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Tuesday, May 4, 1999 Published at 11:20 GMT 12:20 UK


Business: The Economy

Kosovo recession threat

The Danube, once one of Europe's most important economic arteries

The economies of south eastern Europe face an increasing risk of recession this year if the Kosovo conflict is not resolved soon, according to United Nations economists.

Kosovo: Special Report
Experts from the UN Economic Commission for Europe said the conflict was a "second hammer-blow" for the East European countries struggling to make the transition from communist planned economies to the free market.

Last year the financial crises in Asia and Russia made a deep impact on the region.


[ image: The UN experts say it will take at least $25bn to rebuild the region.]
The UN experts say it will take at least $25bn to rebuild the region.
As a result, economic growth in Eastern Europe was half of what had been expected, only 2% during 1998.

The military conflict now has scared off the few remaining investors, interrupted the flow of exports and badly shaken business confidence.

Yves Berthelot, head of the Geneva-based UN agency, said: "This conflict, from an economic point of view, represents an external trade shock for the countries of the region, which are losing markets or cannot receive the commodities they have to use for their economies through the normal channel of the Danube."

The commission said the countries most at risk from recession were Slovenia, Croatia, Albania, Romania, Bulgaria, Hungary, the former Yugoslav republic of Macedonia and Yugoslavia itself.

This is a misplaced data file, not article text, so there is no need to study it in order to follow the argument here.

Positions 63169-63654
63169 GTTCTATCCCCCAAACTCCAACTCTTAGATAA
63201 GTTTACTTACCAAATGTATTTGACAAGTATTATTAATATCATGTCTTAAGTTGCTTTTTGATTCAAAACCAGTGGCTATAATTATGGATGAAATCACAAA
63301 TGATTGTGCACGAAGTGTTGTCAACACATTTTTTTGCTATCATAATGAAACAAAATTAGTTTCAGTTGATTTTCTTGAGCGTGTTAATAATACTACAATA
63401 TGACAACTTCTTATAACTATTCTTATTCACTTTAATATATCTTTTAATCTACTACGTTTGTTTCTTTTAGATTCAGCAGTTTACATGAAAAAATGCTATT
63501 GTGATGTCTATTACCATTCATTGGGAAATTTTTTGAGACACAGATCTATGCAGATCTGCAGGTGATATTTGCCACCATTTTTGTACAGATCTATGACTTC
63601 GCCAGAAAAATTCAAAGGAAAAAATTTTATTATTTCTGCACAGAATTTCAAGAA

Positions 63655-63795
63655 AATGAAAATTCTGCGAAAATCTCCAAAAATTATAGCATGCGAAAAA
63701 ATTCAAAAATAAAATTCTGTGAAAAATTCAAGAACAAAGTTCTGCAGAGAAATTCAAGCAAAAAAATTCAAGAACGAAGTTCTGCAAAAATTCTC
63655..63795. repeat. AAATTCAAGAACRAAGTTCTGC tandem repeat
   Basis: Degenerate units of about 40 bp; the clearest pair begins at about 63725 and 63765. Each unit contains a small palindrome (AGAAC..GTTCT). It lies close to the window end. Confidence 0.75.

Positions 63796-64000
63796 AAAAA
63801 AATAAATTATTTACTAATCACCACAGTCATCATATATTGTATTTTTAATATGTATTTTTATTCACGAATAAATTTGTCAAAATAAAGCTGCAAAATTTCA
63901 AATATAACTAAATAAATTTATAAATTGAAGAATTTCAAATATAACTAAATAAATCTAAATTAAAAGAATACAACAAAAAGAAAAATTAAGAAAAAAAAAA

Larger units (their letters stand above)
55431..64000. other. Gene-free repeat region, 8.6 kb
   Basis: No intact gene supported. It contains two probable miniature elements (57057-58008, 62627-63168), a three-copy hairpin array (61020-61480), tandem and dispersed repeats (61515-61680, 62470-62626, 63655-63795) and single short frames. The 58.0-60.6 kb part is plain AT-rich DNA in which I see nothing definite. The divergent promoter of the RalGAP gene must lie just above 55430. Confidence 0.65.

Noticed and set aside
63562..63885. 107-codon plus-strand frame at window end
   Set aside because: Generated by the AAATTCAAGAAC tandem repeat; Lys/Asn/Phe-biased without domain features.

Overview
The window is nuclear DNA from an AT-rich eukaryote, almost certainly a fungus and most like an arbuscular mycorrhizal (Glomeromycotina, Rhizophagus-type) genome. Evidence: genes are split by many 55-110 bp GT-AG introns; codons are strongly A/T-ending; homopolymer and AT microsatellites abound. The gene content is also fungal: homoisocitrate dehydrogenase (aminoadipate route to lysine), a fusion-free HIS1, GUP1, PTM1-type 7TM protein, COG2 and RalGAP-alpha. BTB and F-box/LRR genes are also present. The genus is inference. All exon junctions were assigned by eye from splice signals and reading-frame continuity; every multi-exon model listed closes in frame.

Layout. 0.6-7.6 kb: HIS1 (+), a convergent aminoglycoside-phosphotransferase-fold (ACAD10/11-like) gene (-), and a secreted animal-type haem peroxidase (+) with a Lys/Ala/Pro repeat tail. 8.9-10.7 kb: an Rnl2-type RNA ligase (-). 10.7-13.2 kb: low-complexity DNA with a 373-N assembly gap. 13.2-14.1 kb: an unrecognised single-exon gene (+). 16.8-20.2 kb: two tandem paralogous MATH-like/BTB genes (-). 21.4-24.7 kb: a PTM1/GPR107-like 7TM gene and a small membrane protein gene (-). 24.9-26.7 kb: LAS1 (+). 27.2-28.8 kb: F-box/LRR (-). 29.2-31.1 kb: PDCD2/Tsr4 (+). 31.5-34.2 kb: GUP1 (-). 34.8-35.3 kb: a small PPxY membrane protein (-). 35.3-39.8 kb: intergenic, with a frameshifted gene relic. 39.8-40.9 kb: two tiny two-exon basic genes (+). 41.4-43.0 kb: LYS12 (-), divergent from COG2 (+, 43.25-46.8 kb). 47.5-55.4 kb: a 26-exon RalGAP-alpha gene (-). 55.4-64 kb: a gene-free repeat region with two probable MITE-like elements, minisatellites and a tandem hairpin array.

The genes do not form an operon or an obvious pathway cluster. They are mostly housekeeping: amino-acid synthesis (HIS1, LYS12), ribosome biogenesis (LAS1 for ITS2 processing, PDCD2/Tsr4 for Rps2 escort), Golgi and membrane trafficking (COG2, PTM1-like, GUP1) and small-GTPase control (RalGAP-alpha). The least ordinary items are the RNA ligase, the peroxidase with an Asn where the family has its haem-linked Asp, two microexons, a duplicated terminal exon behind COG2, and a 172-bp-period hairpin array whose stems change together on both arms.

Reconstruction costs

If the conflict does not end soon, and if the region's economies do not get massive aid for rebuilding, they will join Russia and other former Soviet republics who already are in recession.

To get a feeling for the size of the task ahead, Paul Rayment, the commission's head of economic analysis, pointed to the need for reconstruction after the war in Bosnia.

The World Bank has drawn up spending plans worth $5bn over three years for Bosnia.

Mr Rayment says that for Yugoslavia it would take "at least five times that".

The Balkans Committee, set up by the international financial institutions last month, has already said that at least $2bn in short-term aid to the Balkan countries was needed immediately, with up to $30bn later on.

Donor countries will be meeting in Berlin later this month to consider a future programme of aid.

Impact on European Union

The designated president of the European Commission, Romano Prodi, meanwhile told the European Parliament that the whole of Europe will feel the economic strains of the Kosovo crisis.

"The European economy is in the middle of a phase of slowing growth," he said.

Germany's new Finance Minister, Hans Eichel, had recently warned his colleagues at an EU summit that the war and the reconstruction of the Balkans would weigh heavily on European budgets.

He made particular reference to Italy and Greece, which suffered losses because of closed airports and railway routes.





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